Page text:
Do you consider yourself a financial risk-taker? If so, what is the standard that you use to analyze risk? If you don't fully understand risk, you may be looking at the wrong criteria to make the best financial decisions for you and your family.
A recent survey by AMG Funds suggests that very few investors understand how to assess investment risk accurately. Only 9% of survey respondents correctly chose the proper metrics to assess investment risk from this list: Standard Deviation, EPS, P/E ratio, Beta, Yield, or None of These Choices. Which would you choose?
If you chose Standard Deviation and/or Beta, you are one of the 9% that AMG would call a knowledgeable investor. If you chose other factors – or worse, don't understand what the factors even mean – let's do a quick review.
Earnings per share (EPS), price-to-earnings (P/E) ratio, and yield are all measures of an individual stock at a particular point in time. EPS and P/E ratio are measures of how corporate earnings compare to the number of outstanding shares and the current stock price respectively. Yield refers to the annual dividends that a stock provides relative to its price (on a per share basis).
The other two values measure a stock's performance over time. Standard deviation is a measure of how much the return of a stock varies over time. Beta measures how much a stock's return tends to change with swings in the overall market. These two factors allow you to calculate risk – the odds that any stock's return will be different than the expected value – as well as giving you an idea of the possible rewards associated with that risk.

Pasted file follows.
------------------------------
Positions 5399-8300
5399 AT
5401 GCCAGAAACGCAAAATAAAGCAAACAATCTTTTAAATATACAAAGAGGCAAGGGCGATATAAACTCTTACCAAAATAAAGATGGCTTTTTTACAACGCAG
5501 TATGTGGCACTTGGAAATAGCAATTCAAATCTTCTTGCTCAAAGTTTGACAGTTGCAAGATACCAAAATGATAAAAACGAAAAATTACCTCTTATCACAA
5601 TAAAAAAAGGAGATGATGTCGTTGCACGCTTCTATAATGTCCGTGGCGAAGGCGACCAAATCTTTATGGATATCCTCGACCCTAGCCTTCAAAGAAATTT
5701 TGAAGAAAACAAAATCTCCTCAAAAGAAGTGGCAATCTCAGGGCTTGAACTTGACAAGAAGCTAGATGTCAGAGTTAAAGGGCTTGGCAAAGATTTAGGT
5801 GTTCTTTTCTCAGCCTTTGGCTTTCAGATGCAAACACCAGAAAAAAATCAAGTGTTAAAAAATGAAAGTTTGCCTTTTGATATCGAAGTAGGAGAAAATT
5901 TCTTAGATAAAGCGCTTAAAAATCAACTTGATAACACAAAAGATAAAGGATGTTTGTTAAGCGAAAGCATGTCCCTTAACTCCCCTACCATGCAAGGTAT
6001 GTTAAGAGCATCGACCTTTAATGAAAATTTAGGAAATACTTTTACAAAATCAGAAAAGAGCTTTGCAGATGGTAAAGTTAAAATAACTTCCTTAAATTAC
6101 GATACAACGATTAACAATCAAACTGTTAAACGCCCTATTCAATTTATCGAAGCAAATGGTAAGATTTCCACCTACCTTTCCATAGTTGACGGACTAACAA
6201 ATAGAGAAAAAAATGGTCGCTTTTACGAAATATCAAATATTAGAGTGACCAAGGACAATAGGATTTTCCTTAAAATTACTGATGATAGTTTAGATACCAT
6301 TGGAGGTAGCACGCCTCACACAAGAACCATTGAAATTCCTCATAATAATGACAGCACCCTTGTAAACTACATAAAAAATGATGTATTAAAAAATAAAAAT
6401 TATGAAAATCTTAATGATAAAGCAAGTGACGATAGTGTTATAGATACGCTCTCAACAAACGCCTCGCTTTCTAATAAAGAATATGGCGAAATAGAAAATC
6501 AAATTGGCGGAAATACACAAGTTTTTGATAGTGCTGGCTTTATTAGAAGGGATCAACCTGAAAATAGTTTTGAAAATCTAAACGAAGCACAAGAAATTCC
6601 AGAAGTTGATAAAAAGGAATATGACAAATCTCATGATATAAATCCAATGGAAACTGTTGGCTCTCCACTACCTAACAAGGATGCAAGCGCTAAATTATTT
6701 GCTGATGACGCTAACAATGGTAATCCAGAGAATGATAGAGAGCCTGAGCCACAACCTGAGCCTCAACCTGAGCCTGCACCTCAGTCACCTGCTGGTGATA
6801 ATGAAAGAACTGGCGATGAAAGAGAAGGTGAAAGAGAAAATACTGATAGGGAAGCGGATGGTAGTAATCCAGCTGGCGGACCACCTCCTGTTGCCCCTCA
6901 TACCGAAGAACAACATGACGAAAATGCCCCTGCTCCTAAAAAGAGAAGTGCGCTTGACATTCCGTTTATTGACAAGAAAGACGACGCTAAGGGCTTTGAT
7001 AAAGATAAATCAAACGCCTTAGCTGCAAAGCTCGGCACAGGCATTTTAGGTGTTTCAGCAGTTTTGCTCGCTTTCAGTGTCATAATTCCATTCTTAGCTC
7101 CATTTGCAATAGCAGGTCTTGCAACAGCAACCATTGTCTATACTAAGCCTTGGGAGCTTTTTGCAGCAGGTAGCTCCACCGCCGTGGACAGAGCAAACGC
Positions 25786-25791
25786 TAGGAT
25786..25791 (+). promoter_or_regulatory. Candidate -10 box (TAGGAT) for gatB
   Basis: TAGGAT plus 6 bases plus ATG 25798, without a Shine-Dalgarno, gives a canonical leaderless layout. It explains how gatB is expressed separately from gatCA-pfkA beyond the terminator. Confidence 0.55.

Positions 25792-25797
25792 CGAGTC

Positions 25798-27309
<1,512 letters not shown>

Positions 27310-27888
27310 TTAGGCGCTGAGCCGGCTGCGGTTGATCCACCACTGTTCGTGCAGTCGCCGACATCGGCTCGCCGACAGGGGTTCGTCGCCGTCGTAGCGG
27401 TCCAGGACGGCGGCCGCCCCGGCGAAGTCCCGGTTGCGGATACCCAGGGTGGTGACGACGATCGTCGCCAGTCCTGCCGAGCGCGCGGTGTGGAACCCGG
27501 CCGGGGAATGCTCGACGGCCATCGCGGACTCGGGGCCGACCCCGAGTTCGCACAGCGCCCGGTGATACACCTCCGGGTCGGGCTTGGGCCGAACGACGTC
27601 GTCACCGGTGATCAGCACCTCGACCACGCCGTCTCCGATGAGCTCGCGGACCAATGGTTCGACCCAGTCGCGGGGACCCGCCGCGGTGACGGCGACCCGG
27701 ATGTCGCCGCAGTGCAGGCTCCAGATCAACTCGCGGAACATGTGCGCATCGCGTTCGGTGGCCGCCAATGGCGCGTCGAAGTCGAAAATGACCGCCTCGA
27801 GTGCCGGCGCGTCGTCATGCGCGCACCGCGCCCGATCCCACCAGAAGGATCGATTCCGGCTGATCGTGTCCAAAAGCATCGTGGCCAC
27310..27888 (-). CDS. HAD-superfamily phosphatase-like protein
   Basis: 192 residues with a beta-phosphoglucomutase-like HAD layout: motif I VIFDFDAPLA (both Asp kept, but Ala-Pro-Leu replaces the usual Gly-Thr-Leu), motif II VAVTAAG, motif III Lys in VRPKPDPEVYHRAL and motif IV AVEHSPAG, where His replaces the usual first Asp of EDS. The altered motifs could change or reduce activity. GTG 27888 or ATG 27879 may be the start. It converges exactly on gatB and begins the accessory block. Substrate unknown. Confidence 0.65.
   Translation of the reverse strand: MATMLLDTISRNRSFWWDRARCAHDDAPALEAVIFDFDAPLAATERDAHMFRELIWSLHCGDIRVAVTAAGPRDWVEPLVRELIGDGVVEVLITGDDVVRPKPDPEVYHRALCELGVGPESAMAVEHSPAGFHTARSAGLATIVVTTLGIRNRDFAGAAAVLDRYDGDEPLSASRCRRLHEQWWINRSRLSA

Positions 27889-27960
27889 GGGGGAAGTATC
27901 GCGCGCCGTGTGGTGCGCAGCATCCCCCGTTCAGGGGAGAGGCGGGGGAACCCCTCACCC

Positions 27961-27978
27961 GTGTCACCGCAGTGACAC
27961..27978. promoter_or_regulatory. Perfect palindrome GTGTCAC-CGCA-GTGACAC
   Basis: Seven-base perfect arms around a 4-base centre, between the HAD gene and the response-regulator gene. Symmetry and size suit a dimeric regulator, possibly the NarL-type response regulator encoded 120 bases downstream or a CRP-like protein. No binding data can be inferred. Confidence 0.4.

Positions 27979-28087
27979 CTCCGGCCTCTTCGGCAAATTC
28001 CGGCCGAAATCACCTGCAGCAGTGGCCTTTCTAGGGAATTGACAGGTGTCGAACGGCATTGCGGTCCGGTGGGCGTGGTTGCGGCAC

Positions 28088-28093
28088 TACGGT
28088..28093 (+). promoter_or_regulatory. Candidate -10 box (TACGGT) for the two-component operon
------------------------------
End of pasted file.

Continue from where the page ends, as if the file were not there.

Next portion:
Risk can come from many factors, from overall market risk to business-specific financial risk. Global factors such as political and currency risks also come into play. By using standard deviation and beta, all of these factors are incorporated as much as possible via past performance.
Risk assessment is essential to meeting your retirement goals. If your portfolio is too conservative, your returns may be solid and predictable but insufficient to meet your needs. Conversely, a portfolio that relies on high-risk, high-return stocks could collapse near retirement, leaving you no time to recover.
You should strive for a balanced portfolio based on your retirement goals and tolerance for risk. However, less savvy investors may lack the understanding to take advantage of risk opportunities – for example, the AMG survey found that only 21% of unknowledgeable investors consider a 20% drop in stocks as a buying opportunity.
Survey respondents were split on the preferred style of advisor. Six distinct categories were preferred by 12% to 20% of respondents – the "Personal Trainer" that provides focus, the "Commander-in-Chief" that handles everything, the "Collaborator" that shares ideas, the "Bodyguard" that protects nest eggs, the "Doctor" who provides on-call advice when needed, and the "Interpreter" who can make financial options clearly understandable.
This may reflect the sometimes-contradictory nature of Millennials as they embark on their investing careers. Millennials appear to be generally risk-averse and have more faith in computer-generated portfolios. 63% of Millennials consider such portfolios less risky than those compiled by humans, and 70% believe they provide better returns (compared to 17% and 14% respectively for older generations) – yet 83% are disappointed that computer-generated portfolios don't provide specialized advice. Over three-quarters (77%) of Millennials prefer that a dedicated contact person be available to answer their questions, and they expect almost twice the number of interactions with their advisors compared to Baby Boomers.
Are Millennials afraid of risk because they don't understand it? The survey does not speculate on that topic. However, a full understanding of risk is best regardless of your risk tolerance level.
What's our advice? Be a financial risk taker – but do it responsibly and with the proper understanding of financial risk factors. As Millennial Money Expert Stefanie O'Connell puts it, "Investing does have risks, but ... it's one of the most effective ways of building your wealth in the long term."
If you don't fully understand risk, don't pretend that you do. Seek advice from a qualified source to fill in any gaps in your education. Your family's financial security is too important to leave to undereducated guesses.
Let the free Retirement Planner by MoneyTips help you calculate when you can retire without jeopardizing your lifestyle.